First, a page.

A Traveler and his Cat exploring America.

Tuesday, November 15, 2011


   We were following the Oregon Trail backwards, east to Ogallala, Nebraska. I breezed by a barn photo opportunity and did a U-turn to go back for it. Just as I finished with my photo, an old fellow in his pick-up slowed to a stop across the road and even more slowly walked on over to us. He presented each of us with a Nebraska 25 cent piece. His name was Gordon and he talked with us a good 15 minutes as cars whizzed by behind him.

  The barn was his as was most of the land around there. He had donated the land for the Chimney Rock Visitor center a mile and a half up the road. Gordon had an interesting life to tell. He owned the land around Chimney Rock and the State wanted to build their visitor center right by the rock spire that had been a landmark way point for the early pioneers on the Oregon Trail. But Gordon told them they “would be going to the bank for a long time” if they wanted that piece of land. He didn’t want the center so close to such an important piece of early pioneer history. 

   He said he had retired 4 times as he never was able to put any “money in a sock”, so he kept on doing something new. He built houses out of straw, use to run wagon trains around the area to give tourists an idea what it was like for the pioneers, and he even served chuck wagon meals. Now he just has some cattle on his land. In the winter he enjoys duck hunting and each year will shoot just one deer "for the meat". His “hired hand” Patty (his wife), he said he had with him for 58 years. Gordon was 78.
   He told us how he likes to help out those in need. For awhile he was hiring newly released prisoners from the state penitentiary.  "The first guy was in for drugs and his mind was all messed up. He robbed me blind.” One guy had been in prison for dousing a man with gasoline and trying to set him on fire. “Only his matches were wet and he couldn’t finish the job.” Another was a Mexican fellow who was in for selling drugs. “He was a good worker, for awhile. All of them though were only interested in the paycheck.”
   Later at the Chimney Rock visitor center we saw a bronze plaque outside mentioning the land was donated by Gordon and Patty Howard, so he was after all, the real deal.

The barn by the way was not built in 1910 as it shows under the roof on the end of the building. It was a recreation of such a barn and Gordon had built it only 20 some years ago.

This is linked to Tricia's Bluff Area Daily Barn Charm


  1. Wow what a very interesting visit withe Gordon. It's wonderful people like this that perserve our history! Kudos to him n his wife!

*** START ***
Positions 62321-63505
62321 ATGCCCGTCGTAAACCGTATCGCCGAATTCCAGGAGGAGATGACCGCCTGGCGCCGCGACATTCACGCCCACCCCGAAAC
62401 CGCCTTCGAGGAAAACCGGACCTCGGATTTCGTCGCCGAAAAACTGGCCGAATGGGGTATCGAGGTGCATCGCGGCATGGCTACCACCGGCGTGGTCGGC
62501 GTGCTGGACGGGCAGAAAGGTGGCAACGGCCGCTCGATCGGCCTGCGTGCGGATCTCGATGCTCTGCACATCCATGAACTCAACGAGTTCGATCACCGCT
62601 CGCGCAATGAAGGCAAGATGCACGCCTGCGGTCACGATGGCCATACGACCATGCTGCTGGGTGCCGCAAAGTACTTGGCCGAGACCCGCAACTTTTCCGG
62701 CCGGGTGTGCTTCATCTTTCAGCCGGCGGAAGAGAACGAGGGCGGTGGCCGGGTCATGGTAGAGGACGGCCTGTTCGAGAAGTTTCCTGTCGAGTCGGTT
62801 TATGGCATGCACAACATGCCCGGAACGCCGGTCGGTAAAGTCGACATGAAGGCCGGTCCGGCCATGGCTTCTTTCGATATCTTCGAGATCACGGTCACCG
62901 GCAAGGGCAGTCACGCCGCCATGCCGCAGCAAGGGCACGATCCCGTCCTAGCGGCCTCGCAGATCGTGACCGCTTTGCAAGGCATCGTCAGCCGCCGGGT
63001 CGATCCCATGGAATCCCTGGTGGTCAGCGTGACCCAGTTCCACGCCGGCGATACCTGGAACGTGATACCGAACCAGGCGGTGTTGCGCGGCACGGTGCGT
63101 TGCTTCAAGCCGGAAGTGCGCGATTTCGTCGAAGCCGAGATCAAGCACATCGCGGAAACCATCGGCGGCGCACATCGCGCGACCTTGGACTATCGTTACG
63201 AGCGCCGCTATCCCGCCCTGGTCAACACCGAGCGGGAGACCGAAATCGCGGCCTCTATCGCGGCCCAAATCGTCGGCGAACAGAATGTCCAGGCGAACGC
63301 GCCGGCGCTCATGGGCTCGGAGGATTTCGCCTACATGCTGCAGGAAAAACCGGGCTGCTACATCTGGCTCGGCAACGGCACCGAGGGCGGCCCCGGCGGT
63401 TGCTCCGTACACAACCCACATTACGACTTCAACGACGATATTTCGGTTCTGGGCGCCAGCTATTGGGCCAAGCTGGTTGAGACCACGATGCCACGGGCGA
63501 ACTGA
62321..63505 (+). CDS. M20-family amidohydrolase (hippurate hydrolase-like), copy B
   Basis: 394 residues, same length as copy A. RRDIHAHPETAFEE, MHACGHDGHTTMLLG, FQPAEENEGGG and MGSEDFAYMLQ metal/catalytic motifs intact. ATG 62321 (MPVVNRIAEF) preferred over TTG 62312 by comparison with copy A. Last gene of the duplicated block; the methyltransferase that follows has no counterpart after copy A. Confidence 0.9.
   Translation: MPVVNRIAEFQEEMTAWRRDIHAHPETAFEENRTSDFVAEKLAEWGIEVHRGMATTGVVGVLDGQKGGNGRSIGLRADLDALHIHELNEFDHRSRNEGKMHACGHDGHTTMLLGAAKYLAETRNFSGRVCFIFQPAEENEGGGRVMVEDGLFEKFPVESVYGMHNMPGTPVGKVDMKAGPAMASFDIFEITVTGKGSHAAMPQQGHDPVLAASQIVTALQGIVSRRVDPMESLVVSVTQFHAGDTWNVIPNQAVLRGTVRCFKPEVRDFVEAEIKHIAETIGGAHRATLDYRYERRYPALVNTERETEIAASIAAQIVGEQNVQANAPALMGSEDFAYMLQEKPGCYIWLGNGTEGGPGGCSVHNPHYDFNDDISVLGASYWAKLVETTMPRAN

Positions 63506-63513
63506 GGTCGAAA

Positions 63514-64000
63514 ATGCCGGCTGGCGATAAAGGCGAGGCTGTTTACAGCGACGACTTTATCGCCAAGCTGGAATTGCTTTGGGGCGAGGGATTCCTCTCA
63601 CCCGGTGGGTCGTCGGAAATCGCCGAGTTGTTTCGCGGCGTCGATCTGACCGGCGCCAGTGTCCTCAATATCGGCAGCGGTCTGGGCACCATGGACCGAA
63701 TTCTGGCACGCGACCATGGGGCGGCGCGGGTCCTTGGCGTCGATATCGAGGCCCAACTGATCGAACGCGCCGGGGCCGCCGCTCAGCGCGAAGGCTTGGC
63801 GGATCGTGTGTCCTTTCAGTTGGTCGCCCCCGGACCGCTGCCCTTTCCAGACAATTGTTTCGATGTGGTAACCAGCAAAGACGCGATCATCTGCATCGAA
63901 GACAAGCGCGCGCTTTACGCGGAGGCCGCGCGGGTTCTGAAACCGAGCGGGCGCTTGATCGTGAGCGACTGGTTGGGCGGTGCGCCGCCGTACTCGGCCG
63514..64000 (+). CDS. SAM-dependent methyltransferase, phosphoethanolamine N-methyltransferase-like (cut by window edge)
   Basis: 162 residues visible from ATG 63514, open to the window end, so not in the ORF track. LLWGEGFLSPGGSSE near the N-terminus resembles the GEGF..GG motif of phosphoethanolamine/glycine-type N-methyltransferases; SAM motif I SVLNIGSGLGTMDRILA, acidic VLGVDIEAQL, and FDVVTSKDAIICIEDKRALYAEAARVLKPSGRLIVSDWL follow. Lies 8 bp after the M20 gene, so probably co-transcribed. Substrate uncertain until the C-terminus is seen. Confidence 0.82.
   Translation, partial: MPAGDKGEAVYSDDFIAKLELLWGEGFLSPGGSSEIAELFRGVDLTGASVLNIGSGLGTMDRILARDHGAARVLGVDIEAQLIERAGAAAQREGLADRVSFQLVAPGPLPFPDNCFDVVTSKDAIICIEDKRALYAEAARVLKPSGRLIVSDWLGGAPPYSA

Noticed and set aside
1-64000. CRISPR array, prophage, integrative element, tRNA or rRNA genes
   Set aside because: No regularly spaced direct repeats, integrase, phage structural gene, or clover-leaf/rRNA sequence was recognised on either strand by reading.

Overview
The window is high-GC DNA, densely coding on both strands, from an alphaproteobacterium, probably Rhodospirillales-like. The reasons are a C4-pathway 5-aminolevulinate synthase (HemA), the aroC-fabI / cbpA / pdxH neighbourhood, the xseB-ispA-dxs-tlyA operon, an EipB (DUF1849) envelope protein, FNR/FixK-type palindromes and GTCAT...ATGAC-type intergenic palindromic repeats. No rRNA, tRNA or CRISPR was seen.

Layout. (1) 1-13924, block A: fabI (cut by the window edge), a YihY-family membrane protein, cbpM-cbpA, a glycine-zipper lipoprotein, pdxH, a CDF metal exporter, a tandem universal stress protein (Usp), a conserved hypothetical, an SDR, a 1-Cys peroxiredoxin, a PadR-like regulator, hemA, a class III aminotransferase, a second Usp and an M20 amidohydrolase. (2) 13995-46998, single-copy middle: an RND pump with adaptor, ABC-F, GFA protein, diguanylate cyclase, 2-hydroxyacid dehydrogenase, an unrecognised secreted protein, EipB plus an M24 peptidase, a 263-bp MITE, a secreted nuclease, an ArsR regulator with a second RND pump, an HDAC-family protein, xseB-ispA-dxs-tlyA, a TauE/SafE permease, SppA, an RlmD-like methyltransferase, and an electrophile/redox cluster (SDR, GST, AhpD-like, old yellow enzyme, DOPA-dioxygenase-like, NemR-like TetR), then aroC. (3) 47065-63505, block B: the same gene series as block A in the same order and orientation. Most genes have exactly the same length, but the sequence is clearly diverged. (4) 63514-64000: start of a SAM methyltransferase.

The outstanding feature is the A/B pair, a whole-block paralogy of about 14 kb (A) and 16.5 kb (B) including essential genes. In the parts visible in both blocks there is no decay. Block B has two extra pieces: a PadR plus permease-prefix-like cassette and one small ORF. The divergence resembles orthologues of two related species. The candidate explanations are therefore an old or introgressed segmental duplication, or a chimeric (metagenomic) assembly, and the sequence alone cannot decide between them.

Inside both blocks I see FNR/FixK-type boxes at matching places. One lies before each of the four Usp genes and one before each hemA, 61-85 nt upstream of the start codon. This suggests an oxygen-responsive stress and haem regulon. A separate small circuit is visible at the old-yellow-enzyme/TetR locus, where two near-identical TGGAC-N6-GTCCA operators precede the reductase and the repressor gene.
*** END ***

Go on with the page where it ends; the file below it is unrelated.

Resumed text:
BTW...love that barn...very unique!

  2. what perfect timing you had to meet gordon. would love to talk to this interesting man! great shots!

  3. That rock formation is amazing!

  4. a gorgeous barn - even if it was 'recreated' only 20 yrs ago. Gordon is a treasure. what a great man...

  5. How awesome to get to talk to the owner, very cool! I love the barn! The windmill in back is a great added touch to the photo.

  6. My goodness, what a sweet man. The barn is fantastic & love the windmill!

    Very interesting learning all about the history there... we rarely ever get the whole story, because most barn shots are drivebys, so this is very nice! Thank you for stopping & listening to his story & sharing it w/ us here at Barn Charm!!! =)

  7. wow. I could spend a day and a half listening to Gordon and his stories. what a guy. I'm happy you included a photo of him. my favorite part about the photo is his hand grasping your side mirror bracket. I wonder how many Nebraska 25 cent pieces he carried in his pocket on any given day. that is one charming barn - it's a wonderful replica and certainly looks weathered, just like Gordon himself. I can't figure if that is a railroad track running in front of it, or a rail fence or something. but in the Gordon shot I see a railroad track.
    I bet talking with him is one of your best (among many) memories from the road trip. the last time I drove out west it was to N.M. and I took the Sante Fe trail route. I couldn't stop being amazed at how the settlers must have felt to cross that vast prairie and finally see the mountain ranges of Colorado/N.M. in the distance.
    great shots John. happy day to you and Sinbad little guy.

  8. The barn is really unique and I love the entire post...what an interesting guy!

    My barn is at Time Stand Still.

  9. I bet Gordon didn't let you get a word in edgewise if he managed to tell you all that in 15 minutes! What a treat to have met him.

  10. Love the barn, hate the idea of snakes.

  11. What an interesting fellow! Great stories!


I appreciate my commenters. Thank you. Sometimes you may ask a question which I am all too happy to answer. But if your comment comes in as Betsy-noreply-comment - I cannot reply back. Change you comment settings to include an e-mail address and then bloggers can reply.